It’s Monday! What are you reading?
I have been sharing a reading photo of the week each week. Now that it is summer and I am not surrounded every day with little readers, what can I do? Choose favourite, not yet shared moments of course! From the classroom 2014/2015 archives: Mr. Putter and Tabby love shared 🙂 Because sometimes, life needs to be all about tea and neighbours and cozy cats.
Join Jen from Teach Mentor Texts and Kellee and Ricki from Unleashing Readers and share all of the reading you have done over the week from picture books to young adult novels. Follow the links to read about all of the amazing books the #IMWAYR community has read. It’s the best way to discover what to read next.
This is my annual July novels only #IMWAYR post. Every summer, my family and I (sisters, husbands, parents, grandparents and children galore) travel a few hours out of the city and spend a week making kids happy. Lots of sorbet and gelato, swimming multiple times a day, lake appreciation, farms and goat cheese and quirky small town places. I also pack a pile of novels and try and read as much as possible. This week it was these titles, all 5 titles were 5 star books for me:
A Long Way Gone: Memoirs of a Boy Soldier by Ishmael Beah
How do you read a book like this and not be changed? I couldn’t put this book down. I felt like I may not have blinked. As I read this I was convinced that humanity is the most beautiful and the most horrible thing all at the same time. And when it felt the most horrible, this was a hard, hard read. I am grateful for Beah’s memory, his ability to tell his story, his sharing of hurt and pain and absolute mind numbing despair. A must read novel.
Call Me By My Name by John Ed Bradley
Well. Where to start? This book is about so many things. It is a love story. It is about racism and judgement. Prejudice and fear. It is about characters who you will root for in times that don’t support them. It’s about football. If you love the sport, you will appreciate it. If you aren’t that interested, it’s about these characters playing football. And you will read about these characters doing anything. Highly recommended.
The Penderwicks in Spring by Jeanne Birdsall
Reading about the Penderwicks is soothing. It’s celebratory. It is like coming home after a long trip and being absolutely charmed by the known, the ordinary, the nuances of family. I love every little detail on every page. If you too are a Penderwicks fan, then story details don’t matter, reuniting with these characters is as wonderful as you hoped it might be.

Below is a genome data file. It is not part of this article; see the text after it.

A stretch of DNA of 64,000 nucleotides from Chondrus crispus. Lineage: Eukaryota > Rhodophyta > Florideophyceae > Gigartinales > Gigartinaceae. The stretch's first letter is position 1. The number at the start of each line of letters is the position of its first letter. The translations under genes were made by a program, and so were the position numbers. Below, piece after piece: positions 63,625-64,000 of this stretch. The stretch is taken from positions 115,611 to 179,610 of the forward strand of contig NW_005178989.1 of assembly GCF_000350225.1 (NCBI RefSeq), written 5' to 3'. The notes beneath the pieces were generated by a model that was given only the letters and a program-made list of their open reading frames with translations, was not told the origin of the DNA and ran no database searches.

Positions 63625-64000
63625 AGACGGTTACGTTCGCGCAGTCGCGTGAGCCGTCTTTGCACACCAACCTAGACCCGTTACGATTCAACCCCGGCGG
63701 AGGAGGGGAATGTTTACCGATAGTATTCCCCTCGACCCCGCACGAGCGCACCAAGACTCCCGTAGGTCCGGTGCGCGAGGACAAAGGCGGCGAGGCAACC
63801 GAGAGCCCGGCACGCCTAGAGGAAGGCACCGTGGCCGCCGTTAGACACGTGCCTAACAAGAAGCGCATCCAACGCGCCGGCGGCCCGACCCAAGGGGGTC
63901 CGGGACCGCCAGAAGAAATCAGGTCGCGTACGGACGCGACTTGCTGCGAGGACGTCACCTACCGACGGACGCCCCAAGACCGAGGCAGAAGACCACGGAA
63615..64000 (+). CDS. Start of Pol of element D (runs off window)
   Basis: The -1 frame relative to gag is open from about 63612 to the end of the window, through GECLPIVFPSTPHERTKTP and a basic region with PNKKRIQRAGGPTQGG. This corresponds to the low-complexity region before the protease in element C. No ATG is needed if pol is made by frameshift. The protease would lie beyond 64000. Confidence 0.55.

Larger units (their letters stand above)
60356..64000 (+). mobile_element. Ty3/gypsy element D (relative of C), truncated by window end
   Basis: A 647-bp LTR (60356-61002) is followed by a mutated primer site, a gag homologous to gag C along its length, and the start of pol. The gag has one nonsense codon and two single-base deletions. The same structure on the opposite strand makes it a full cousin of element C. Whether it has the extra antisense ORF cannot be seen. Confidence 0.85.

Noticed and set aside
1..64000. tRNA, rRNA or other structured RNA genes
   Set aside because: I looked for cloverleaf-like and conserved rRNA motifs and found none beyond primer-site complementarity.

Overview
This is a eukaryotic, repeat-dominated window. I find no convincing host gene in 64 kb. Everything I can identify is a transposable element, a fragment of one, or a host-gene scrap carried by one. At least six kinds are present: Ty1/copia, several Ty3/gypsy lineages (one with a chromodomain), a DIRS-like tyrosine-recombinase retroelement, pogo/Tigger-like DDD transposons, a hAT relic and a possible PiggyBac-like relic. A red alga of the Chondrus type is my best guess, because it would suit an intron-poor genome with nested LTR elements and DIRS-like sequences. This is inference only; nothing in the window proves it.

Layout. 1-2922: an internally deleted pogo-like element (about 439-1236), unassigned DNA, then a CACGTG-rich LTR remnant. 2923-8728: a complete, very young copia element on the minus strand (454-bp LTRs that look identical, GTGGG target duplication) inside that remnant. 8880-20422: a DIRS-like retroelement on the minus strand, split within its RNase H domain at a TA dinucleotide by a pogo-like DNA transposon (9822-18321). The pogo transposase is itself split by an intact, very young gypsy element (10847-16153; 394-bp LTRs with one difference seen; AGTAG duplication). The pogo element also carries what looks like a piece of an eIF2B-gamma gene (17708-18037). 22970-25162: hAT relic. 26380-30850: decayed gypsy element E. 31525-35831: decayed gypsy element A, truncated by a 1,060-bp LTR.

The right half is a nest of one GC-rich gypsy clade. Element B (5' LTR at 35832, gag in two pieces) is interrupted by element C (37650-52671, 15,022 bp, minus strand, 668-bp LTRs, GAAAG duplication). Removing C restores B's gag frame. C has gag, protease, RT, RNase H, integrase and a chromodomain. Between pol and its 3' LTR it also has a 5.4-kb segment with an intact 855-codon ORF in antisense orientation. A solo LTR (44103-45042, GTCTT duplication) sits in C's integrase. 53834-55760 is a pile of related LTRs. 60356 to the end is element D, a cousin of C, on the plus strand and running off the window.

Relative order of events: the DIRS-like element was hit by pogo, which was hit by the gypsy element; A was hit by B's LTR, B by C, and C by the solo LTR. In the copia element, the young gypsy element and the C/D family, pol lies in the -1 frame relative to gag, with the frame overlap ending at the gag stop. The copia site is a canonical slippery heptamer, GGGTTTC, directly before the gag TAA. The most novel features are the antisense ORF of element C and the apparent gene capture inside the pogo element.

Fish in a Tree by Lynda Mullaly Hunt
The courage of a student, the compassion of a teacher, the celebration of spirit. Loved this little gem of a book. And a big shout out to the character of Albert – you are my kind of super hero!
One Thing Stolen by Beth Kephart
I am such a fan of Beth Kephart’s writing. I get lost in her words. I reread for beauty, not clarity. I am okay with confusion. I am reminded that the world is a beautiful place, to be aware of all of my senses, to see what I might have been missing. This is a story of Nadia. A neurological disorder removes her from her own narrative. So she weaves (literally) stability and reality into nests, takes refuge (strangely) in stolen and beautiful things and races away from her own fear of what is happening to her. Set in Florence. Rain, blossoms, cups of tea. Gorgeous, gorgeous story telling.
Updates on my 2015 Reading Goals:
2015 Chapter Book Challenge: 35/80 complete
Goodreads Challenge: 229/415 books read
#MustReadin2015: 14/24 complete
Nonfiction Picture Book Challenge: 47/100 titles
Diverse Books in 2015: 25/50 books read
Up next? I spotted The Paper Cowboy by Kristin Levine on Kellee’s #MustReadin2015 update last week and just picked it up at the library. Other titles in my “will be reading soon” pile include Lost in the Sun by Lisa Graff and Blue Birds by Caroline Starr Rose (both on my #MustReadin2015 list)